Performances at this Theatre
|27 Sep 1915||So Long Lucy||Unknown|
|20 Dec 1915||Advertising Brings Results||Unknown|
|3 Apr 1916||The Frenchwoman||Professional|
|15 May 1916||Money For Nothing||Professional|
Performed from 15 to 20 May 1916 by Herbert Robinson (music), Nellie Turner (actress), Florence Smithers (actress), Billy Berhardt (comedian), Phil Lester (pantomime artiste), Jimmy Hooper, Andy Clark, Iris Belshaw, and Annie Hill's octette of dancers.
|25 Sep 1916||For Those In Peril||Professional|
Performed by Miss Beaumont Collins.
|16 Jul 1917||Jack Ashore by The Jutland Boys||Other|
Presented by Florence Smithson. 'Apart from the fact that here we have in being an octette of brave heroes who have done their bit in one of the hottest naval battles of recent times, the Jutland boys will give an entertainment in songs, music, and fun that will be pleasing to all' (Derbyshire Advertiser and Journal, 13 July 1917)
|15 Oct 1917||His Mother's Rosary||Professional|
|3 Dec 1917||In the Trenches||Professional|
Performed for the week by cast including Harry Buss: 'Topping this gigantic bill is the inimitable comedian Harry Buss in a screaming absurdity...From the information we have of visits in other towns this sketch is a real rib-tickler...the six characters are played by artistes who have either served in his Majesty's forces or are over military age' (Derbyshire Advertiser, 30 November 1917) 'All these artistes have either served in His Majesty's forces or are over age...Although the sketch is very amusing, there are one or two pathetic incidents which go to show the real good feeling which our British Tommy has for his pals..' (Derbyshire Advertiser, 7 December 1917) On the same bill were: Alice Craven (Lancashire dialect comedy songs), Clown Barker and his wonderful midget circus (including two midget ponies, one 29.5 inches high, eight clown dogs and comedian cat), James Stewart (tramp entertainer at the piano), The Jees (sensational wire act), Walter Wade (the Yorkshire "Scot", Gaetano Ollams with his famous concertina.
|18 Feb 1918||Flying Colours||Professional|
‘A Bairnsfather sketch is the principal item in the programme at the Hippodrome this week, and is full of the most characteristic touches that have made this great war humorist famous. It had an exceptionally successful run at the London Hippodrome. Entitled “The Johnson ‘Ole,” it introduces several familiar characters, and notably Old Bill, whom Capt. Bairnsfather has created as a type of soldier with a fund of dry humour that we have come to know and appreciate so well. The scene is a trench in the firing line, and most of the incidents are such as might reasonably happen, whilst the jokes are all fresh and hearty, treating the dangers of the situation in that happy and careless fashion so characteristic of the British Tommy. The crowning incident is Old Bill’s adventure his search of a German sniper, and he returns with nothing better than a dummy. The principal part is admirably played by Mr. Harry Thurston, who has the real Bairnsfather vein of fun, and whose make-up is true to the well-known cartoons. He is supported by a thoroughly capable company’. Derby Daily Telegraph, 19 February 1918. ‘A capital programme was presented at the Hippodrome on Monday, when there were two bumper houses. The top of the hill was occupied by London’s greatest laughter-maker, namely Capt. Bruce Bairnsfather’s episode of trench humour, entitled “The Johnson ‘Ole,” featuring Harry Thurston as “Old Bill the Walrus.” The sketch, which is by Capt. Bairnsfather and E. [sic] Macdonald Hastings, has been successfully produced at the London Hippodrome. The piece is amusing all through, but particularly so in that part where old Bill receives a letter from his old woman describing the new baby. The scene is typical of life at the front, and a capital idea is given of a dugout’. Derbyshire Advertiser and Journal, 22 and 23 February 1918.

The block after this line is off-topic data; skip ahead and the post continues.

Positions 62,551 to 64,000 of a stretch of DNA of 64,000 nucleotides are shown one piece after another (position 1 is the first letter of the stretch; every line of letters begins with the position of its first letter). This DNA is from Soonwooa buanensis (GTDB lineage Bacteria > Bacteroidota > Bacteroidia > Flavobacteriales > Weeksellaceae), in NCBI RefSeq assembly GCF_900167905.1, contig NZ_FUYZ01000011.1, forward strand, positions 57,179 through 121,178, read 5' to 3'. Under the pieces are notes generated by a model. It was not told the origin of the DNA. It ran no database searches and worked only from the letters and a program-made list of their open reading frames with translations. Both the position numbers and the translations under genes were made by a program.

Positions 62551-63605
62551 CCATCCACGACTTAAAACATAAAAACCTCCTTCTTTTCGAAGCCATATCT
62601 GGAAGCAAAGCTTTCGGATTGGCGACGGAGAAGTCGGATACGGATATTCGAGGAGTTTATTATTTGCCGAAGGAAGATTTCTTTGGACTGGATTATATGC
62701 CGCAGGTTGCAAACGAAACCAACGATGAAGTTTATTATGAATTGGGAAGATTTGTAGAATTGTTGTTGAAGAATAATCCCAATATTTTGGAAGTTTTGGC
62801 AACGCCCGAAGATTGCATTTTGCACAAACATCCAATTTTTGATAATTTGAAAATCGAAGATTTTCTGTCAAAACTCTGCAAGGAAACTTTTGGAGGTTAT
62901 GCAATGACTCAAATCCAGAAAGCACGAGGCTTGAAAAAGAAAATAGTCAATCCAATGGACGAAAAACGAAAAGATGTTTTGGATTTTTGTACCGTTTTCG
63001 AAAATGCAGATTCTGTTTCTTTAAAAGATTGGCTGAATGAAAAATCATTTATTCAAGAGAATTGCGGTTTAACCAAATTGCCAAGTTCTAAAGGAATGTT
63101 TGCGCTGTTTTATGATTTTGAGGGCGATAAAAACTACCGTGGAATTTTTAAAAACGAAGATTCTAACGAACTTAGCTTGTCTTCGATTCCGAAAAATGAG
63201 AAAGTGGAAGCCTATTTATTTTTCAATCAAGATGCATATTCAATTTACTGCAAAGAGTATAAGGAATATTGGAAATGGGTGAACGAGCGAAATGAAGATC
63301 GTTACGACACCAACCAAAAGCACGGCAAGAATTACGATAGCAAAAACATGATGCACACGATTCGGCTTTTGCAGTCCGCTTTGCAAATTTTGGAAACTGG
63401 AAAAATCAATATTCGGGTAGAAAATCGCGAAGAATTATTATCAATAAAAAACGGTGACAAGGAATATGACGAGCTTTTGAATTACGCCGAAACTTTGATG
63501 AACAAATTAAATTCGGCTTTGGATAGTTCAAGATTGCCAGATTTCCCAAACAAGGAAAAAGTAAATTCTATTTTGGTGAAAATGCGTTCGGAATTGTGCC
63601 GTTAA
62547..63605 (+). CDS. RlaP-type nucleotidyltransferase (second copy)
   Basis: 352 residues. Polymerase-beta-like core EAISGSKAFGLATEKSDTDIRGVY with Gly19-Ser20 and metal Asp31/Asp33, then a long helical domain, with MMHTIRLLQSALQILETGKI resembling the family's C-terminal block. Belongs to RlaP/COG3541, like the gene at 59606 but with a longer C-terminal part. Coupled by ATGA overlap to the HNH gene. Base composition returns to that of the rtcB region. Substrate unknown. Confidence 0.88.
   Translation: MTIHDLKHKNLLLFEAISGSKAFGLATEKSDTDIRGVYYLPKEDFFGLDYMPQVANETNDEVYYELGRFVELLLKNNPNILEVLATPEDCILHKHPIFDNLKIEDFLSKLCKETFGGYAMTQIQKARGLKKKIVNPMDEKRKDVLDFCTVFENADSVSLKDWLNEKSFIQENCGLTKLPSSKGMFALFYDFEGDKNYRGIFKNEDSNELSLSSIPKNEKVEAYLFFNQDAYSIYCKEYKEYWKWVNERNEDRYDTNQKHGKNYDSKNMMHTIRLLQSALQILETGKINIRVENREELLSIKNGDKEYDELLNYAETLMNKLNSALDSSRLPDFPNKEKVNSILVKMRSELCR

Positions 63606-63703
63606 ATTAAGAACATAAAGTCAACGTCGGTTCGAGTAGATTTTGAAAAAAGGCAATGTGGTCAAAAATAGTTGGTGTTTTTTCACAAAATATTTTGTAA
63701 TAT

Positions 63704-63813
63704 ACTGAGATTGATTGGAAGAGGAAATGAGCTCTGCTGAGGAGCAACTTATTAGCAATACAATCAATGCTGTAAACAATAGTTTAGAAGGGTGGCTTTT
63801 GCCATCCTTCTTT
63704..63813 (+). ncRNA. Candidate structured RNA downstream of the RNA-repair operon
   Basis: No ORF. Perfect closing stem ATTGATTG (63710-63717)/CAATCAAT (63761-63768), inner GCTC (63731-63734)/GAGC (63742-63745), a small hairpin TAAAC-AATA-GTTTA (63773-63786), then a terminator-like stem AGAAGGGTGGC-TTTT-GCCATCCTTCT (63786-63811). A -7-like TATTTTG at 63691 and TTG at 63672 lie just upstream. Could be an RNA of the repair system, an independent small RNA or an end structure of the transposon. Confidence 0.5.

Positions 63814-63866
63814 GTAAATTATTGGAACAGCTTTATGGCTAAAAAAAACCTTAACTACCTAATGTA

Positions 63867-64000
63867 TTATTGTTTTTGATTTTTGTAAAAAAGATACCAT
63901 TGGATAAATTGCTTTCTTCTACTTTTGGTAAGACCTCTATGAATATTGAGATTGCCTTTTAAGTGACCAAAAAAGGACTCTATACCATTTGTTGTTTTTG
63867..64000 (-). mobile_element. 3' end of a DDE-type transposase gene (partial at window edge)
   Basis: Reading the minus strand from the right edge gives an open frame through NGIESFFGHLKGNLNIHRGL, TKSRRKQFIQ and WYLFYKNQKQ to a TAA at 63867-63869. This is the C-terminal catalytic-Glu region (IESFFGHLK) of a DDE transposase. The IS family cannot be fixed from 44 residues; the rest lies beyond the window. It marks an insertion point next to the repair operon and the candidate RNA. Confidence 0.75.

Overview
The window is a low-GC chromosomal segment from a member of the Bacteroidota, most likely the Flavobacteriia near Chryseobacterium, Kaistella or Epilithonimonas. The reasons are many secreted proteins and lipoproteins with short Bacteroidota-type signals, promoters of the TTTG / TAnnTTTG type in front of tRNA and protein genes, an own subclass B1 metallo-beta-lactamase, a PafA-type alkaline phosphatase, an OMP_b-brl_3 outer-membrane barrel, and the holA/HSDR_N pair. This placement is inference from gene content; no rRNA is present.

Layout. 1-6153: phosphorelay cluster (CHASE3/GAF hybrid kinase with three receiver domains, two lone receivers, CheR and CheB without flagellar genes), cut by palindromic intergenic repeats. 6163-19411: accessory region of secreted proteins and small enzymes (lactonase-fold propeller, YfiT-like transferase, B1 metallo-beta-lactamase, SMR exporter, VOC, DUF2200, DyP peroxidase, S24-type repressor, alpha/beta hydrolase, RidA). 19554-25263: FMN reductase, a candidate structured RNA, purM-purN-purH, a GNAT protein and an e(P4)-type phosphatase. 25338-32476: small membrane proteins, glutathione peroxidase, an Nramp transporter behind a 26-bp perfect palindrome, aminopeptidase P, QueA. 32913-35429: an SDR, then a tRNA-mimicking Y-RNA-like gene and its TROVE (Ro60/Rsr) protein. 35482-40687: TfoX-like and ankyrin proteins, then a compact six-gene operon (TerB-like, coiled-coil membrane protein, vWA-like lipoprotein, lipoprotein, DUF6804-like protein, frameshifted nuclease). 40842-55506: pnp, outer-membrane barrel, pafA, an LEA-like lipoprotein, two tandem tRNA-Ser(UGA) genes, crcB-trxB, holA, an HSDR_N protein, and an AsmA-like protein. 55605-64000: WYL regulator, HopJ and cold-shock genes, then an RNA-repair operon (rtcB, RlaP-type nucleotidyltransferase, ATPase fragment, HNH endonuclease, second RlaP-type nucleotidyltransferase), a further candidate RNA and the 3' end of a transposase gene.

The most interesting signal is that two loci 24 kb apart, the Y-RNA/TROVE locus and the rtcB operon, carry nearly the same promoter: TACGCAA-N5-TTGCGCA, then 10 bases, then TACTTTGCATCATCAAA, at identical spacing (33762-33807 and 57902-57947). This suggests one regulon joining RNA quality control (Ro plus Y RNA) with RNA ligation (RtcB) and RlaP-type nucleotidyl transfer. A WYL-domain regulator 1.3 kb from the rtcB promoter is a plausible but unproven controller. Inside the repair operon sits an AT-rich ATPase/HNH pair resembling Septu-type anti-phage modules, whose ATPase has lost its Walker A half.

|31 Mar 1919||The Rhondda Miner’s Octette||Professional|
Performance billed as 'The Eight Rhondda Miners'. Performance at 6.30 and 8.30pm. Other acts on the same bill were: Mafuziang Manhue Troupe (Chinese), Sammy Shields (speakable Scot), Herbert Winter and Bunny (Burlesque), Carr Lynn (animal imitator), De Alma (Banjo)
|5 May 1919||Seven Days Leave||Professional|